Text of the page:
Political theater of the absurd

Caterpillar and other companies took billions of dollars in charges against earnings when Obamacare was enacted. One section of the Obamacare bill eliminated a tax break available to companies that provide drug benefits to retirees as part of their insurance coverage. The government’s own accounting for the tax change anticipated that it would generate $4.5 billion of revenue over the next 10 years.
Yet when Caterpillar and the other companies took the charges against earnings, the White House suggested that companies were exaggerating the effects of the tax change. Obama administration Secretary of Commerce Gary Locke dutifully peddled the administration line, asserting that the companies were being “premature and irresponsible” in taking the chargeoffs.
Reps. Henry Waxman and Bart Stupak opened an investigation and demanded that four companies — AT&T, Caterpillar, Deere and Verizon — supply documents analyzing the “impact of health care reform,” together with an explanation of their accounting methods. The Democrats apparently thought that they could eliminate a corporate tax deduction for the purpose of raising government revenue without affecting corporate earnings. That’s why deep thinkers like Waxman and Stupak are paid the big bucks by taxpayers. .
Waxman and Stupak even planned to produce a bit of political theater, scheduling a hearing on the chargeoffs at which the companies’ executives were to testify. The production was canceled when Waxman was apprised of the obvious consequences of the bill he and his Democratic buddies had just voted for.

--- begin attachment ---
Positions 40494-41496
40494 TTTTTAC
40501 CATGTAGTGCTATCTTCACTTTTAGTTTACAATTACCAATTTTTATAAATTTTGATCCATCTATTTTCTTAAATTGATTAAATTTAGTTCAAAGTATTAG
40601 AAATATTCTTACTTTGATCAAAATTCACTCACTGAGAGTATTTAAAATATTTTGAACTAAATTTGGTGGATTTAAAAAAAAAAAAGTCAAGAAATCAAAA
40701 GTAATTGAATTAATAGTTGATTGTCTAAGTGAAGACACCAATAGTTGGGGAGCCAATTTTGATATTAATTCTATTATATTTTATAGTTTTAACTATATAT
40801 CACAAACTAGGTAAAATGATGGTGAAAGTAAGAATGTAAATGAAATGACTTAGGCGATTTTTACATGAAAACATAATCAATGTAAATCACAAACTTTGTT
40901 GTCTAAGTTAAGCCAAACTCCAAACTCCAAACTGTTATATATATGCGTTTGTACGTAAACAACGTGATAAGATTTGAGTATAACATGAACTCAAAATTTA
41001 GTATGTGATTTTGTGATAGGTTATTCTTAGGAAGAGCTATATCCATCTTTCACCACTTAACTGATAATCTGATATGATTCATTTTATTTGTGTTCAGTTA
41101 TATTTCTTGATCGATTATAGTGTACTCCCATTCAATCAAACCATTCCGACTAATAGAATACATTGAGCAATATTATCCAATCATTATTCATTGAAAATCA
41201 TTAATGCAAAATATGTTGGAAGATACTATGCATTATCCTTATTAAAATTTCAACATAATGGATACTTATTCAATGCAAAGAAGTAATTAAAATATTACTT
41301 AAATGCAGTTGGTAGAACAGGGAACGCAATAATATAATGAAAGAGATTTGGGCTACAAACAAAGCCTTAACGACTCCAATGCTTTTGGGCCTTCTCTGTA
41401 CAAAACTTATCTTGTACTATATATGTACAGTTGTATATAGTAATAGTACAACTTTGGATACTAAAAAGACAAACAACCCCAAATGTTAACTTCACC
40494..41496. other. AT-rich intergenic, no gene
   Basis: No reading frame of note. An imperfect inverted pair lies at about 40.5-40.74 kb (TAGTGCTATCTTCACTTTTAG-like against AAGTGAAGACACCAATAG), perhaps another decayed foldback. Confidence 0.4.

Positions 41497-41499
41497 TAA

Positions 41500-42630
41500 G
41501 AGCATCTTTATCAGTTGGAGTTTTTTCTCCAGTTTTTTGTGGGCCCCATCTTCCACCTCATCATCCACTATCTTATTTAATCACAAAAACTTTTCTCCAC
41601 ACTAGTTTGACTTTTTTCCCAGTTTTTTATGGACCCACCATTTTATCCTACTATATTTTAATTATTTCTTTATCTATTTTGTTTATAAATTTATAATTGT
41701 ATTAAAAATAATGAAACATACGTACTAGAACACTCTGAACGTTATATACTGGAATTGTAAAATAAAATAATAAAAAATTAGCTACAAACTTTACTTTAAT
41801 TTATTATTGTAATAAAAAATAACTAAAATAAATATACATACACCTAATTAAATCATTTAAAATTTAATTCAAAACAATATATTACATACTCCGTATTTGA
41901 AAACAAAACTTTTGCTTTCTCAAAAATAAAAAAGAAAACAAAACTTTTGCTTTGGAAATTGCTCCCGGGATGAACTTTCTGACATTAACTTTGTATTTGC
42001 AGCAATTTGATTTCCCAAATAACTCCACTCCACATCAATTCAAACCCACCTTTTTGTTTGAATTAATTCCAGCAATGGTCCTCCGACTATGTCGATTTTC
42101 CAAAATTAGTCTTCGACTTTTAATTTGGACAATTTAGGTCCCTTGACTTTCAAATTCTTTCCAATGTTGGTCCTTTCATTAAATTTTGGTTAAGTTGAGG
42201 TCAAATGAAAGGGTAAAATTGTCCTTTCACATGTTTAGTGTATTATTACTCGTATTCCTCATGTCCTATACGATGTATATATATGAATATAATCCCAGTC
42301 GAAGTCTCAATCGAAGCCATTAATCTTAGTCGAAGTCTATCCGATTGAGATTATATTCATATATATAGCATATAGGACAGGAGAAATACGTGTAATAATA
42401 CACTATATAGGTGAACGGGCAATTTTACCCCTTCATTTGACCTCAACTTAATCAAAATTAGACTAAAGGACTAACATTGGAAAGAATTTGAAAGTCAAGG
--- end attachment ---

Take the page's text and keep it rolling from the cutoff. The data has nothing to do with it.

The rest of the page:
I wonder which poor staffer drew the short straw requiring him to advise Waxman that the elimination of a big corporate tax deduction results in a big corporate tax expense that has to be recognized under applicable accounting standards. It can’t have been pleasant duty.
Robert Pear reports the results of the congressional investigation in today’s New York Times. After investigating, “House Democrats have concluded that the companies were right to tell investors and the government about the expected adverse effects of the law on their financial results” Pear explains:

In a memorandum summarizing its investigation, the Democratic staff of the committee said, “The companies acted properly and in accordance with accounting standards in submitting filings to the S.E.C. in March and April.”
Moreover, it said, “these one-time charges were required by applicable accounting rules.” The committee staff said this view was confirmed by independent experts at the Financial Accounting Standards Board and the American Academy of Actuaries.

For readers with a short memory, Pear even recalls: “Mr. Waxman, the chairman of the committee, and Mr. Stupak canceled a hearing at which they had planned to question executives on the effects of the law.”
These folks are without shame and beneath contempt.
Via Instapundit.

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